Bullying: A Serious Problem

Kenna Johnson, Reporter

Self-harm, suicide, or even incriminating self-defense. The side-effects of bullying can be gruesome. But we must also acknowledge the quiet sufferers; the ones who sit in silence—taking what is thrown at them with no response, no reply. Kids can be bullied no matter their age, race, hometown, gender, etc. All backgrounds are subject to the evil of bullying. 

“Bully” produced by Lee Hirsch examines five different kids who are bullied for many different reasons and who also come from different backgrounds. The first introduced is Tyler, a boy aged 17 when he hung himself in his closet. He caved from the pressure of peers who ostracized him. Next is Alex, a boy who was 12 when they began filming. Alex is singled out for his face, haunted by the words “fishface” along with threatening remarks and physical abuse from his peers. He doesn’t share a whole lot because of the abuse and he’s always been quiet. After Alex is Kelby, a 16-year-old girl from Tuttle, Oklahoma who is bullied by not only her classmates but also her teachers for being a lesbian. She used to cut herself and has tried to commit suicide three times. Next, we meet Ja’meya, a 14-year-old girl who was incriminated for her act of self-defense. After being bullied constantly on her bus, she stole her mom’s gun and pulled it on the other kids on her bus one day and received about 44 federal charges for the incident. The last kid to be introduced is Ty, an 11-year-old boy from Perkins, Oklahoma who committed suicide with a family gun.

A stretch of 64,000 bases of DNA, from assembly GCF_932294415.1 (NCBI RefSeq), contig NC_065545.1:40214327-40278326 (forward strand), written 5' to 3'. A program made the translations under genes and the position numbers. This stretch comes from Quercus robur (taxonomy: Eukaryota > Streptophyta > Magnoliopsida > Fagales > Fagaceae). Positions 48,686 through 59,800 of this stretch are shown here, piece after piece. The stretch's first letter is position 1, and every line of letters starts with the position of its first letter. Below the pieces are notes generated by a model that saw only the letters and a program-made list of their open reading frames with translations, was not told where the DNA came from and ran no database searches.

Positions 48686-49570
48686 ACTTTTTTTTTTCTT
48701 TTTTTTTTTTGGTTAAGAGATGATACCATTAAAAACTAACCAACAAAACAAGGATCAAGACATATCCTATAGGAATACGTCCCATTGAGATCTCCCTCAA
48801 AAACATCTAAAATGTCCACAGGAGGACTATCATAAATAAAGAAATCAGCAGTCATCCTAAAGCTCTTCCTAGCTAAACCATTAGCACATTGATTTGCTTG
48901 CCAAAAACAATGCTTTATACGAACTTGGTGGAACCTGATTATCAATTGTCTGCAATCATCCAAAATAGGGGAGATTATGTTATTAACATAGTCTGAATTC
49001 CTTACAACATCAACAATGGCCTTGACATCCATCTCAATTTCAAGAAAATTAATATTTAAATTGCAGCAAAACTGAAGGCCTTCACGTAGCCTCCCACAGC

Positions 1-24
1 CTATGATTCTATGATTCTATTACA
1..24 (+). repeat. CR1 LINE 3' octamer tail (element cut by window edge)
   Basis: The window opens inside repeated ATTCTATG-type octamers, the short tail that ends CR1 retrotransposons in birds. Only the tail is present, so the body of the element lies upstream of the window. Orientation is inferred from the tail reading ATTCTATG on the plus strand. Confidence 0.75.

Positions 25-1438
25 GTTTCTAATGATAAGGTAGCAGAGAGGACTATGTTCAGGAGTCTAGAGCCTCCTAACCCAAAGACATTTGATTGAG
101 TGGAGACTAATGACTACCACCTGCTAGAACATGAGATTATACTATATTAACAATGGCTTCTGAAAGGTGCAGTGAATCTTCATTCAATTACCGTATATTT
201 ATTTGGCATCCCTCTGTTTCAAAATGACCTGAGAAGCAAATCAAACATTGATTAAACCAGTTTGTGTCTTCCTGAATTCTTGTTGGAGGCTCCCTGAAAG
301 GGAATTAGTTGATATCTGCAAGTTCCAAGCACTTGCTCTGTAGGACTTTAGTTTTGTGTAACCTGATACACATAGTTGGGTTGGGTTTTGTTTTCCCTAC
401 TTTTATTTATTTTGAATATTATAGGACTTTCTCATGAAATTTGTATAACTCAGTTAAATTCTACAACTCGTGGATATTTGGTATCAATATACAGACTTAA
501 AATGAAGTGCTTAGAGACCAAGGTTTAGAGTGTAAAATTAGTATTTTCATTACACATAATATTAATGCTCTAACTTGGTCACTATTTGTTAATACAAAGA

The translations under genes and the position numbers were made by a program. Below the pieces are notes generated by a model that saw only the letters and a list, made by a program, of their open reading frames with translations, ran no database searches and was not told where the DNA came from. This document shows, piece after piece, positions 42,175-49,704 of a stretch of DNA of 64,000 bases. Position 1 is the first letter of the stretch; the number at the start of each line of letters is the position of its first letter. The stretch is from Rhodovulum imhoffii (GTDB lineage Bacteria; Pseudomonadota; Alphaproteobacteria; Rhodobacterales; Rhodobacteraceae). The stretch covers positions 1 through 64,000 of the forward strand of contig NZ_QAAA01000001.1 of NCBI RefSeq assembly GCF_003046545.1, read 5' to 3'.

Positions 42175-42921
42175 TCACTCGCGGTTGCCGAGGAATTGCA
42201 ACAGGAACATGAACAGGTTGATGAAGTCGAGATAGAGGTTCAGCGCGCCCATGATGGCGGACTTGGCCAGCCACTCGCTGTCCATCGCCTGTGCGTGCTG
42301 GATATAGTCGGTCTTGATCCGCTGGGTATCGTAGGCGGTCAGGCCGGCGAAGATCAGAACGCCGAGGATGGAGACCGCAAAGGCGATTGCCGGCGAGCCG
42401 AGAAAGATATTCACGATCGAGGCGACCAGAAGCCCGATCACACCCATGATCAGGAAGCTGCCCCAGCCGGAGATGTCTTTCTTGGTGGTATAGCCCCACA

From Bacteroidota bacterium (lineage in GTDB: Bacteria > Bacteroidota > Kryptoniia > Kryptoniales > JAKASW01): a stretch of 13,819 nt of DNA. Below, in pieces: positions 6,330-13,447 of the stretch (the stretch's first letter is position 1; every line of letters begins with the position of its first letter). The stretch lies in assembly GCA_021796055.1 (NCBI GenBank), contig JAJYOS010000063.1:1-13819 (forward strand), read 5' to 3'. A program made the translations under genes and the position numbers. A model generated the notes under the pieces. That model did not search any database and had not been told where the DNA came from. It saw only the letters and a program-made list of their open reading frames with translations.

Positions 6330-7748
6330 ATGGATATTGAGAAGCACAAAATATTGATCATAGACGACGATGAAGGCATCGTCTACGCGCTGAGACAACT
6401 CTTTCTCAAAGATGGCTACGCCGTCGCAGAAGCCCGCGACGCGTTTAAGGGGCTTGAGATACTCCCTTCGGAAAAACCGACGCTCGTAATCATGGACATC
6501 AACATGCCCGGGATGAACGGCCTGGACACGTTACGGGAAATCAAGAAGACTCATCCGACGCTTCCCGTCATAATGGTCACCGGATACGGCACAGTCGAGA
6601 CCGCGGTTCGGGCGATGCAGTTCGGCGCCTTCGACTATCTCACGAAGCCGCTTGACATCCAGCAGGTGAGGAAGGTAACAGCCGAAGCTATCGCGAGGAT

Hirsch’s angle is that people in power must do more to combat bullying. With every kid shown, officials were informed of the bullying and nobody did anything about it. Kids killed themselves over it. Others harmed themselves. It took 17-year-old Tyler to commit suicide for anyone to do anything about bullying at his school. Only after he died did they organize a town meeting about bullying. Sadly, it had to come to that, which is why this documentary is so amazing. It highlights the tragedy of bullying and how it can ruin people’s lives if it is overlooked. 

The documentary ends with footage of nationwide rallies to end bullying. A black screen appears with the words “everything starts with one.” If one person would have stood up to those bullies, those kids might be alive today. It’s a powerful and true statement—a perfect way to end a documentary about the ongoing and universal battle with bullying.